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By Julene Tripp Weaver
OILS AND FATS: Emphasis on FLAX SEED OIL
This column will address the difference between healthy and unhealthy fats
and oils. Why do we need them, and because we need them what is the best
way to use them, and which ones are the best to use? This subject is big,
I will address a narrow range of this big topic.
You've all probably heard a mix of things about fats. There is the whole
mystery of saturated vs. unsaturated fats and which is which? Then there
is the process of hydrogenation, two types of cholesterol in the body, and
the essential fatty acids. How can we sort this out without a science degree?
What is good for us anyway? One year we are being told use margarine,
the next year we are told this is wrong and to go back to butter. Will
someone please just lay it out real simple, what do I do?
One thing I have learned from herbalist Susun Weed is that women's bodies
do need fat. As women when we go into hormone production we put on an extra
ten pounds of fat. When I think back to my early teenage years I remember
my bewilderment of putting on these extra pounds. Now as I'm looking toward
menopause I realize this is likely to happen again. Healthy fat for women
is important because it helps in our hormone production. Not only does
ingesting healthy fat help with hormone production, it is vital to make
vitamin D, and cell membranes. So it is important to keep our bodies in
a good healthy supply. But the million dollar question, what is healthy
Healthy fat means considering the type and quality of fats ingested. The
major components of all fats are fatty acids. Of the hundreds of different
fatty acid about twenty are common in human foods, and two are essential
to human health. These two essential fatty acids (EFA's) are Omega-3 and
Omega-6. Essential means you absolutely have to have it to live and be
healthy. It also means our body cannot produce this type of fatty acid,
it must come from our diet. Flax seed and some fish oils are an excellent
source of these two fatty acids.
EFA's are required for normal development of the brain and for continuing
brain functioning in adults, meaning visual function, brain and nerve function,
and adrenal function (dealing with stress). They are required in the structure
of the membranes that surround each cell in our body. This is vital to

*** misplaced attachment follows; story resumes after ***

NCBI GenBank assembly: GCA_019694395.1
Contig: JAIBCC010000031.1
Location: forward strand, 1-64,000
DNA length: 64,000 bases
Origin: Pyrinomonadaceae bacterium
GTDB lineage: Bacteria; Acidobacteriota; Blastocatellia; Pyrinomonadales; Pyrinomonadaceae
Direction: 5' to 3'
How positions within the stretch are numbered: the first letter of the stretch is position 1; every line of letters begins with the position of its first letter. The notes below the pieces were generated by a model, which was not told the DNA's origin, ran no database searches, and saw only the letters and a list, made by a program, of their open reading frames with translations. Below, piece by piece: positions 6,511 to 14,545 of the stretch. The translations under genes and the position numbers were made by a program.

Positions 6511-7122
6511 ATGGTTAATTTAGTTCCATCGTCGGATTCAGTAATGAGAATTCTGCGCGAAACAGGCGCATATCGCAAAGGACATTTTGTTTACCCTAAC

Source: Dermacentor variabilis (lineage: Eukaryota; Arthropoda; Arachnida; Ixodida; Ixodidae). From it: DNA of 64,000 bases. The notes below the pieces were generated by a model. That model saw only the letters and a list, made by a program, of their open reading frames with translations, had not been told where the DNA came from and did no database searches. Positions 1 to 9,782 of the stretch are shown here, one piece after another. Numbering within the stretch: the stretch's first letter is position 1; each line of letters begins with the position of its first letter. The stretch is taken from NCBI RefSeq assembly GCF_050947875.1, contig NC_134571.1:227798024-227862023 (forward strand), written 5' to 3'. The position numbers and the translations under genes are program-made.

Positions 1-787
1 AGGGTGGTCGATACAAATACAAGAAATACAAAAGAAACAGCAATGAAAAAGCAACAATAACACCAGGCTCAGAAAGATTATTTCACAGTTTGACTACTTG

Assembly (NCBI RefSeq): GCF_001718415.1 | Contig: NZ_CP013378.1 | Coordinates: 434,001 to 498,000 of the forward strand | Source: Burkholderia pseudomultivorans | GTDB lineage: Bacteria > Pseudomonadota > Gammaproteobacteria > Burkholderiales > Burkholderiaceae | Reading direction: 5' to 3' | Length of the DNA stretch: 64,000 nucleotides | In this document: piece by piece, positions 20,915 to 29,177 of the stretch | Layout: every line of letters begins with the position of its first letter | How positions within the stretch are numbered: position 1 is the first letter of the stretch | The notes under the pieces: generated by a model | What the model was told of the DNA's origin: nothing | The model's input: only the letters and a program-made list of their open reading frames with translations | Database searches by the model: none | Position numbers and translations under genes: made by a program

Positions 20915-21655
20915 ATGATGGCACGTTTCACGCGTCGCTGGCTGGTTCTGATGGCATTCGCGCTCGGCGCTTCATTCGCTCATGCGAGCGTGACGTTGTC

those of us dealing with HIV/AIDS because if we lack EFA's we wind up with
leaky membranes; it makes it easier for the virus to replicate. Vitality
is lowered, gastrointestinal problems arise, skin afflictions occur and
allergic reactions take place because foreign substances get into our body
and our immune system has to deal with them, thus getting overtaxed. EFA's
also stimulate metabolism, increase metabolic rate, increase oxygen uptake,
and increase energy production. EFA's, especially Omega-3's, slow down
growth of cancer cells, candida, and other anaerobic organisms which do
not like oxygen. Another function of EFA's is to produce hormones, the
prostagladins produced are a hormone like substance that regulate immune
function, particularly B cells and T cells, and control inflammation. This
is the main reason its especially important to women. Immune function requires
EFA's to kill infectious organisms.
The EFA's are the good fats required by our bodies, what about the Non-Essential
Fatty Acids? These are all but the EFA's. They are found in beef, pork
and lamb fats, dairy fats: butter, cream, sour cream, cheese and cream cheese,
coconut fat and palm kernel fat. These are high in non-essential fatty
acids of the saturated type. All oils contain some non-essential fatty
acids both saturated and monounsaturated. All calories that are in excess
of what the body uses up in its moment-to-moment activity are sources for
non-essential fatty acids. Excess sugar absorbed by the cells, and excess
calories from any source (such as protein, or fats, or refined carbohydrates),
are converted into non-essential fatty acids and into cholesterol.
Another group of non-essential fatty acids are the trans-fatty acids produced
by frying, deodorizing, and hydrogenation of oils. They are in large quantities
in margarine, shortenings, shortening oils, partially hydrogenated vegetable
oils and fried and deep fried oils. Most of these processes transform the
oil's natural molecular structure (a horseshoe shape) into a straight line
shape that is destructive in the cells of our body. Because of this processing
it is safer to use organic butter than margarine and expellor pressed virgin
olive oil rather than processed vegetable oils (buy olive oil or sesame
oil which are stable oils that resist rancidity and are almost free of pesticides).